Week 7 and 8, Good and Bad + a 10KM Race

Yes, again behind on posting. Well you should know by now how it goes with me. Sometimes I can get in a few times a week, sometimes once a month. It’s tough sometimes to make the time.

Anywhoo. TWO full training weeks have gone by! It’s been dynamic!

Week 7

Run one was a 15KM at 70 min D1 and 30 min D2. It seems like forever ago, but I did mention it on my last post so at least I covered that one!
Run two was 6.5KM at 45 minutes as a recovery run. I did this at the gym in 42 minutes. I honestly can’t believe how much I appreciate the treadmill these days.
Run three was 12.5KM at 75 minutes in D2. Ahem. Yeah. That didn’t work out. It was more like 1-4 at D2, 5-7 at D1, 8 – 10 at D2, 11 and 12 were practically walking and then I sped up a bit. It was a Wednesday morning; a good indication that I was already tired from early rising. This was definitely NOT a good run at all.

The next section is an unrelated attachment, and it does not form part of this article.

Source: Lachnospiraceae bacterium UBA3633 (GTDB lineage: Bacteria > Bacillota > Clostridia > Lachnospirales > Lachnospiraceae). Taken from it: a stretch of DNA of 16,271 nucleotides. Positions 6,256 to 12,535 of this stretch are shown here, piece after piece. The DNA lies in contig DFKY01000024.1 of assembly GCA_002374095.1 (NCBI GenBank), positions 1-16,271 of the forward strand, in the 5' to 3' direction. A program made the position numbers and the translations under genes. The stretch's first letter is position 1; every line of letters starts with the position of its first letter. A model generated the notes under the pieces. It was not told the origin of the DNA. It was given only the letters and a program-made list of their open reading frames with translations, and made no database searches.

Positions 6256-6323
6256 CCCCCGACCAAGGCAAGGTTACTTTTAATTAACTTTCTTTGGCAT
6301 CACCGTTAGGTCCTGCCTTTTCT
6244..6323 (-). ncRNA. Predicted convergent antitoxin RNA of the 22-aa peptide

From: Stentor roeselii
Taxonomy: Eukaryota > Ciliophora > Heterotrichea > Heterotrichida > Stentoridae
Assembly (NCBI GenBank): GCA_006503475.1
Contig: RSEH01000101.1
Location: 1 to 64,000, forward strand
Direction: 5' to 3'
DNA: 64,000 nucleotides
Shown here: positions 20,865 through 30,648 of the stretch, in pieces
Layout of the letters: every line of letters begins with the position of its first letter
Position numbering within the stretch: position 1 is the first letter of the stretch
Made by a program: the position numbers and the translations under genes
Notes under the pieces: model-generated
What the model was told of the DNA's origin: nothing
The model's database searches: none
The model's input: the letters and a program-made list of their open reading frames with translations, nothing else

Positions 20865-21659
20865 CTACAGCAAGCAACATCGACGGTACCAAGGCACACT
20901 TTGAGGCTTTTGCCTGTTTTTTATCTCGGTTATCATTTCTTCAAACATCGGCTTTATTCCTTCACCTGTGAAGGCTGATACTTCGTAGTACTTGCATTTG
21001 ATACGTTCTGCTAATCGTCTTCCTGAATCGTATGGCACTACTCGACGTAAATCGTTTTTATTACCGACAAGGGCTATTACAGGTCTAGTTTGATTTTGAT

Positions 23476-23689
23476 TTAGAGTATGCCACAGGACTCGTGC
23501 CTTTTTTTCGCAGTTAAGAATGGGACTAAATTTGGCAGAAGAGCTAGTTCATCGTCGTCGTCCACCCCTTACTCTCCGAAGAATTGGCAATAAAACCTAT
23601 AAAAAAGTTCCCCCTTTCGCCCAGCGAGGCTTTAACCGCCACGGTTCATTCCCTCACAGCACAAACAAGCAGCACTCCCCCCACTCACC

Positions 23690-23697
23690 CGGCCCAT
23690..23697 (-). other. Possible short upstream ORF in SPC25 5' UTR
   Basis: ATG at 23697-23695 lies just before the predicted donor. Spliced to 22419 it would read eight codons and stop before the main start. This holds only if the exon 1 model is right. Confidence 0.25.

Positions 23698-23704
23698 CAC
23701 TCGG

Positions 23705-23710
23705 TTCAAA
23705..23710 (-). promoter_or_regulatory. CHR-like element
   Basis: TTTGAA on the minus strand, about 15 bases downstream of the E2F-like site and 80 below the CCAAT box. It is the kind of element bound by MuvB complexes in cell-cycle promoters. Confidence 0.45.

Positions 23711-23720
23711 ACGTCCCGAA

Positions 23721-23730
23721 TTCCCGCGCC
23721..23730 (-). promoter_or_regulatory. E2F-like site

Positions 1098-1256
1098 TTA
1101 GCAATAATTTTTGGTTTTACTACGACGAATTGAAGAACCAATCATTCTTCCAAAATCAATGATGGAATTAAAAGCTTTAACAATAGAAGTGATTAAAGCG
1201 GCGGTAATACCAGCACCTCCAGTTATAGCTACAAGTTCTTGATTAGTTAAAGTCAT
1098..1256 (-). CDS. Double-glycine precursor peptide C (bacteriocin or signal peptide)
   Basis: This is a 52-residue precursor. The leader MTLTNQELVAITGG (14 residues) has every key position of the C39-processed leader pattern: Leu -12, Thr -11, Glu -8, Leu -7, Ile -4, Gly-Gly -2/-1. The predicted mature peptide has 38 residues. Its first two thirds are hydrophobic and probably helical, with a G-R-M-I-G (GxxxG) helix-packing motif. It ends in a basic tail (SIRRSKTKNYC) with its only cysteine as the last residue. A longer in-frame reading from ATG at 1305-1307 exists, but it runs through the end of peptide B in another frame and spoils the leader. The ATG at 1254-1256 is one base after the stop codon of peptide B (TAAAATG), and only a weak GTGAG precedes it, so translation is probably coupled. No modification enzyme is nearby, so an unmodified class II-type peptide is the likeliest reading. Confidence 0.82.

There should have been another run but there was a LOT going on at work. In fact it was insane. So much to do. So many meetings. Working overtime. I did not run again until…

Week 8
Originally in the plan was a long run, but I had signed up for the Dunea 10KM (a part of the CPC Loop – which is part of the series from Like2Run; same as the Rotterdam Ladies Run and the Bruggenloop that I’ve participated in in the past) so it was 10KM or nothing! Luckily my friend PP (who ran the Amsterdam Half when I volunteered) signed up as well, so I had the motivation to get out to Den Haag early on a Sunday morning to do it.

In the train station - I feel sentimental especially with the backdrop "I wouldn't want to trade with anyone"
In the train station – I feel sentimental especially with the backdrop “I wouldn’t want to trade with anyone”